After watching interest rates for 14 years you learn a valuable lesson. The experts know bugger-all about where rates will be two years from now.
They may sound supremely confident. They may even have a better-than-even chance of getting rate direction right, but they have utterly no inkling of future rate-change magnitude or the duration of future rate peaks.
The reasons are simple: economies are unfathomably complex and random events change the path of interest rates in unknowable ways.
That’s why you have to shake your head when you see videos of mortgage advisors pushing variable mortgages on this basis → that borrowers can convert to a fixed rate before variable rates increase.
I recently saw a broker on YouTube. He was encouraging people to go variable and "consider locking in" if "interest rates look like they'll start going up."
Due to the Bank of Canada’s highly publicized forward guidance (that rates will stay low till 2023), this broker proclaimed, "We know what's going to happen for the next 2-3 years..."
Whaa? How does that work? Last anyone checked, mortgage salespeople aren't prophets.
And even if this broker did notice bond yields making new highs — a precursor to short-term moves in fixed rates — and even if he did tell clients to lock in when that happened:
- Would borrowers lock in quickly enough?
- Probably not, without some rate slippage — i.e., without rates rising before they pulled the trigger
- Would they get a lousy conversion rate from their existing lender who knows they must pay a penalty to leave?
- Very likely
- Note: a "conversion rate" is the fixed rate the lender offers when you move out of a variable rate.
- Could rates fall right back down within months of the borrower locking in?
- Quite possibly.
When the BoC re-forecast its rate-hike timeframe last week from 2023 to 2022, it should have been an alarm bell for everyone who thinks they have an edge in rate timing. All the advisors who indiscriminately pushed variables because rates will “stay low for three years,” they're probably not the experts many think they are. How could they be? Not even the Bank of Canada with more rate analytics and data than you could ever imagine knew it would need to significantly move forward its rate-hike expectations.
The best we can all do is manage risk.
Odds are, we’re near the trough of an interest rate cycle—assuming you believe forward interest rates in the bond market. In the trough of an interest rate cycle, people manage risk by taking the lowest-cost longer-term flexible mortgage product they can find. And they choose a fair penalty lender in case they need to break the mortgage early.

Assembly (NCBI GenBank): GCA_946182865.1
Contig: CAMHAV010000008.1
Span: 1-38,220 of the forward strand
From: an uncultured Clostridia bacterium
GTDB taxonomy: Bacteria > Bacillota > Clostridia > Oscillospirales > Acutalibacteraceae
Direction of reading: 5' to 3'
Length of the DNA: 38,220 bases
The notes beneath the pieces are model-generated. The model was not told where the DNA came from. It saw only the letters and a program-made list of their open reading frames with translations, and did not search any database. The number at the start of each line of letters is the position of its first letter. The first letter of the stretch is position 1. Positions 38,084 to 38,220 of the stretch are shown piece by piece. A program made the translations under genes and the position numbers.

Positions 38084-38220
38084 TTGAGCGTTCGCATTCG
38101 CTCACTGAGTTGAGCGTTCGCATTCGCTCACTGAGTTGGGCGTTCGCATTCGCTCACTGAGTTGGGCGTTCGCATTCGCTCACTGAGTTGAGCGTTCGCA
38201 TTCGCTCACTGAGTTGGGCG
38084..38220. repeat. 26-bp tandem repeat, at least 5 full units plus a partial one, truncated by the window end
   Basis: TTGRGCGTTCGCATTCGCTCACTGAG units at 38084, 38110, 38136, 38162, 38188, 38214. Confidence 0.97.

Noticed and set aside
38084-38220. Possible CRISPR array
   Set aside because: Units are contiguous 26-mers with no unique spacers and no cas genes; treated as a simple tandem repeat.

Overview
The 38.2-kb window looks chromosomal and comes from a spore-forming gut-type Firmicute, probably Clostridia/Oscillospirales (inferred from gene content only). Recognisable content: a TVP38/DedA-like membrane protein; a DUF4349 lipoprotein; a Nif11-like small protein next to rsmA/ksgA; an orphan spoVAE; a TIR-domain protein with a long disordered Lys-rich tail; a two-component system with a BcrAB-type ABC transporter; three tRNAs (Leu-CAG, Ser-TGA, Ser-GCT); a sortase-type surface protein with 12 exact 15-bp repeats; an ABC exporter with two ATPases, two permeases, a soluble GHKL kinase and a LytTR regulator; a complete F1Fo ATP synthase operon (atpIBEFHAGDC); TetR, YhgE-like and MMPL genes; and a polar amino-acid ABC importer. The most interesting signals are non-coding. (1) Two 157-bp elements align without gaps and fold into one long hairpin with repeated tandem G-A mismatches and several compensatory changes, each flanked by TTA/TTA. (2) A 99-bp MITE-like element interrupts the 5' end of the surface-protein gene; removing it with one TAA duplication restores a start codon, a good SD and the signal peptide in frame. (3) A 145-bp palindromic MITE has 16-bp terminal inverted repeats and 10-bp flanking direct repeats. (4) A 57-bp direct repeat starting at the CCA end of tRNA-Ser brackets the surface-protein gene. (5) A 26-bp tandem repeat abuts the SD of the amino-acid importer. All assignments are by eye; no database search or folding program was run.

This is how most folks who need financing for 5+ years should be playing the interest rate game today.
If you’re wrong and rates, against all odds, do not rise significantly from here, the opportunity cost of not choosing a variable will be modest. That's because:
(A) the fixed-variable spread is narrower than usual, and
(B) floating rates are likely to see a minimum of 2-3 hikes in the next few years (based on the stimulus-led recovery and implied pricing in the bond market).
On the other hand, if you go fixed — instead of floating — and rates normalize, you could save serious dollars versus a variable, or a variable that locks into a fixed.
Rates are based on a $300,000 mortgage.
The Long and Short of It
Trading in financial markets is one of the hardest occupations to be good at on the face of the planet. Locking in a mortgage at the right time is essentially trading (swapping a floating rate for a fixed one).
I’ve earned a living analyzing interest rates for well over a decade. But I have zero ability to tell you with confidence that:
- rates won’t go up next year
- you should therefore choose a variable or short-term fixed mortgage.
Nor can any other mortgage broker or banker.
If you're going to float your mortgage, do it because a variable is the most suitable term for other reasons, not because it's got a "free" rate lock option.